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Arsenic Mobility and Groundwater Extraction in Bangladesh

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Science  22 Nov 2002:
Vol. 298, Issue 5598, pp. 1602-1606
DOI: 10.1126/science.1076978

Abstract

High levels of arsenic in well water are causing widespread poisoning in Bangladesh. In a typical aquifer in southern Bangladesh, chemical data imply that arsenic mobilization is associated with recent inflow of carbon. High concentrations of radiocarbon-young methane indicate that young carbon has driven recent biogeochemical processes, and irrigation pumping is sufficient to have drawn water to the depth where dissolved arsenic is at a maximum. The results of field injection of molasses, nitrate, and low-arsenic water show that organic carbon or its degradation products may quickly mobilize arsenic, oxidants may lower arsenic concentrations, and sorption of arsenic is limited by saturation of aquifer materials.

In an effort to prevent waterborne disease, Bangladesh shifted its drinking water supply from surface to groundwater. Many of the recently installed 6 to 10 million drinking-water wells contain high concentrations of arsenic (1), causing widespread arsenicosis and threatening to increase cancer rates (2). Sediments typically contain only modest levels of arsenic (1), and the cause and timing of arsenic mobilization from these sediments remain unclear (3). Some have argued that arsenic is mobilized by slow reduction of iron oxyhydroxides or sorbed arsenate by detrital organic carbon (1, 4, 5). Others have suggested that arsenic may have recently been released through sulfide oxidation reactions induced by the massive increase in dry-season irrigation pumping (6, 7). Here, we characterize aqueous and solid phases at one site to show that young carbon brought to depth by recent irrigation pumping plays a role in mobilization.

Our study site was located in the Munshiganj district, 30 km south of Dhaka and 7 km north of the Ganges River. We installed 17 sampling wells within 5 m of each other to depths from 5 to 165 m, sampled 54 monitoring wells in a 16-km2 region, and collected three sediment cores [e.g., (8)]. The site is typical of southern Bangladesh (9) and includes 3 m of surficial clay, a 100-m aquifer of gray sand (Holocene aquifer), a 40-m aquitard of marine clay, and a deep burnt-orange sandy aquifer (Pleistocene aquifer). The aquifers are ∼85% quartz and feldspar by weight, with the remainder composed of biotite, hornblende, magnetite, and a variety of other minerals. We found no peat, which has been hypothesized to be associated with dissolved As (10). The pH of the groundwater was 6.6 (4.6 m) to 7.1 (107 m) in the upper aquifer, and 6.8 in the lower aquifer (165 m). In both aquifers, redox measurements by platinum electrode are between 20 and 90 mV (corrected to the standard hydrogen electrode), and only one depth (14 m) has a dissolved O2concentration (0.33 mg/liter) greater than 0.2 mg/liter (our approximate limit of detection).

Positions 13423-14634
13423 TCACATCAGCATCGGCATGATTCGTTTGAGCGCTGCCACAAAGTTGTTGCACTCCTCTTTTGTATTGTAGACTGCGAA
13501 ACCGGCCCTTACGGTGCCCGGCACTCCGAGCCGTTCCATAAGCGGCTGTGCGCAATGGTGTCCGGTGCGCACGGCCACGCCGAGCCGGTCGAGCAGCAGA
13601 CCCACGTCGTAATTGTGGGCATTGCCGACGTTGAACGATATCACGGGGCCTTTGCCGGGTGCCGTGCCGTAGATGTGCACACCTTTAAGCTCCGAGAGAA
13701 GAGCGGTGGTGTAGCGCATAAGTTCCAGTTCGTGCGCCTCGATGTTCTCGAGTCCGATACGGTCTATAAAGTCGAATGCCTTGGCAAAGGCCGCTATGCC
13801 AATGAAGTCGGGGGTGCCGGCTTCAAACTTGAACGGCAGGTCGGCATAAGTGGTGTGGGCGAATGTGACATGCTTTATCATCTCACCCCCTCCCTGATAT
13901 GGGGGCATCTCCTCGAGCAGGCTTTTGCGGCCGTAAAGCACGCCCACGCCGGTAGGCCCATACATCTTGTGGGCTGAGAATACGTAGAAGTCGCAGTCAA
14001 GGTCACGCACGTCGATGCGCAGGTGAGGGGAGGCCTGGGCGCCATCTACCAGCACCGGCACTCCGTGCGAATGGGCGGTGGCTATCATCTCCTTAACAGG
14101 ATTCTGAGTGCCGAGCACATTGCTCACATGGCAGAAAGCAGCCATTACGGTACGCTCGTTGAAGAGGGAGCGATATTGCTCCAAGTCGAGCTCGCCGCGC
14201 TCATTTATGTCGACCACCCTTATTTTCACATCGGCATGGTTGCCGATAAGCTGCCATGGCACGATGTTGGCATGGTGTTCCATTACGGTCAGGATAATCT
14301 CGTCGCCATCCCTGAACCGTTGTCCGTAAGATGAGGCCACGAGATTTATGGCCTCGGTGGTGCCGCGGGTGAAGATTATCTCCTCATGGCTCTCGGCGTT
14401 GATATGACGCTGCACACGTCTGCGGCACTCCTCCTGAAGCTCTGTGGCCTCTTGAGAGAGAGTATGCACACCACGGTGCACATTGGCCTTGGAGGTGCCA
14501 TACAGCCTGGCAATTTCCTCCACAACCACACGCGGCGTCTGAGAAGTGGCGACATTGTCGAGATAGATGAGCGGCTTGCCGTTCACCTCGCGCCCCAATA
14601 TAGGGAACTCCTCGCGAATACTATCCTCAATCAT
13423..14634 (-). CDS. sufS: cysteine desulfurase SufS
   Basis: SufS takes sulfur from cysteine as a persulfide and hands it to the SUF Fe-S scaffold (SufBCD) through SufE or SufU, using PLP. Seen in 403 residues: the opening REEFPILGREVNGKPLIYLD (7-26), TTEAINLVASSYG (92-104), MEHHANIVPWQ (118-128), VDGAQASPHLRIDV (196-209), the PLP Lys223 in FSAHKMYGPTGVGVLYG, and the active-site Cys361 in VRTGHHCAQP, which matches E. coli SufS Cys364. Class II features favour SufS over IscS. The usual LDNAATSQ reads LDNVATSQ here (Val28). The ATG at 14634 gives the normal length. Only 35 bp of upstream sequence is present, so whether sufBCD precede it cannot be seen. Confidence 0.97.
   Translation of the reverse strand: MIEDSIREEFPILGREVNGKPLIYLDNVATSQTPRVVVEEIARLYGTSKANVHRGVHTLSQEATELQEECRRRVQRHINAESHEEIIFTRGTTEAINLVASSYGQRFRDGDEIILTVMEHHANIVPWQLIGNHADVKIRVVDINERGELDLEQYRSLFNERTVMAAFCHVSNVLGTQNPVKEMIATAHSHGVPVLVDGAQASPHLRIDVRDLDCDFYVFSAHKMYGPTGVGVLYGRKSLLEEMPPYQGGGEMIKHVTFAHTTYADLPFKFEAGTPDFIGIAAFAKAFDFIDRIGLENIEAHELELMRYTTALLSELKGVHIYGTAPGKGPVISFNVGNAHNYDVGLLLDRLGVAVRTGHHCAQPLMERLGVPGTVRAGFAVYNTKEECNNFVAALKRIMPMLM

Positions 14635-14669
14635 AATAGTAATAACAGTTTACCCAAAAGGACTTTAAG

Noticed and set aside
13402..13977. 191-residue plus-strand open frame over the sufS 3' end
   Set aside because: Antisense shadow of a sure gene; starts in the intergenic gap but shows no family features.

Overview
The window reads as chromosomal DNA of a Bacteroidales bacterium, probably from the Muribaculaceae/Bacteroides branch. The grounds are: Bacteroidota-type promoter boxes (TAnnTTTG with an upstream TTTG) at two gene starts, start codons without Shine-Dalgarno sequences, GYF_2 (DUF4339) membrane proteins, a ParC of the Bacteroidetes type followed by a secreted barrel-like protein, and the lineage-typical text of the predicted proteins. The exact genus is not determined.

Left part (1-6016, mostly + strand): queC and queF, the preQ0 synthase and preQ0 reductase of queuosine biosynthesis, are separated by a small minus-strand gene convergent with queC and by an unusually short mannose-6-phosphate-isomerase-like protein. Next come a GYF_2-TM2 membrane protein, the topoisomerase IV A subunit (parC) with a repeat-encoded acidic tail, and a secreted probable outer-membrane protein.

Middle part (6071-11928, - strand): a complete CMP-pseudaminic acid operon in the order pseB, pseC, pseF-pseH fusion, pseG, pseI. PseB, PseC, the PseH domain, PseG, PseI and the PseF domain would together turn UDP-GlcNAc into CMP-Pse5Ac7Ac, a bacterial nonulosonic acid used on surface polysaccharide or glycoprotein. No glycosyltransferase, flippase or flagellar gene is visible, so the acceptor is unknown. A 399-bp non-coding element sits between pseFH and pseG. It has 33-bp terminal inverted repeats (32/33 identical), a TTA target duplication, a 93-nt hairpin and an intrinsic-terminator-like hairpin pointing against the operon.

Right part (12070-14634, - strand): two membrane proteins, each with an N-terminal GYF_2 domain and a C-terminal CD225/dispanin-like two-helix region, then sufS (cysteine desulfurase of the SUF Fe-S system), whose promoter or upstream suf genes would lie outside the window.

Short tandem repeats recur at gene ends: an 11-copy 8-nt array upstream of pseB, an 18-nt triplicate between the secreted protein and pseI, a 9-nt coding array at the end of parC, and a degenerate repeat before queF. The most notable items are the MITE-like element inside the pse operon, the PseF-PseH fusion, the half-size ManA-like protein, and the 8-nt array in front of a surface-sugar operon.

Dissolved As concentrations [>90% As(III)] peaked at a depth of 30 to 40 m (Fig. 1A). Solid-phase As exceeded 27 nmol/g (2 ppm) in only one sample from the sandy aquifers and nevr exceeded 100 nmol/g (8 ppm) in the clays. Solid-phase As (Fig. 1B) is adsorbed, coprecipitated in solids leachable by mild acids and reductants, incorporated in silicates, and incorporated in solids that are dissolved only by cold and hot nitric acid (most likely crystalline sulfides) [e.g., (8, 11)]. The distribution of arsenic among these pools is similar throughout the deep and shallow sediments, with no apparent correspondence to the peak in dissolved As.

Figure 1

Vertical profiles of subsurface geochemical characteristics in Munshiganj. (A) Dissolved As levels peak at 8.5 μM or 640 ppb, well above the Bangladeshi standard of 50 ppb. (B) Arsenic dissolved by the sequence of extractions that target different solid phases [e.g., (8, 11)]. (C) Dissolved As and sulfate are inversely related. (D) Dissolved As, ammonium, and calcium are closely correlated. (E) DIC, DOC, and methane increase with depth to 31 m.

The inverse relation of dissolved sulfate with arsenic (Fig. 1C) in the natural groundwater, and the presence of acid volatile sulfide (AVS) in the sediments near the dissolved As peak, suggest that oxidative dissolution of pyrite has not liberated arsenic. Instead, low dissolved sulfur levels appear to limit the precipitation of arsenic sulfides near the arsenic peak. To test whether oxidants may mobilize arsenic, we injected nitrate into the aquifer. Dissolved As levels declined (Fig. 2A), probably as a result of adsorption on iron oxyhydroxides precipitated by a microbial process such as described in (12). Arsenic concentrations remained low even after the volume extracted exceeded the volume injected, perhaps indicating arsenic removal in a geochemically altered zone of increased sorption capacity around the injection well.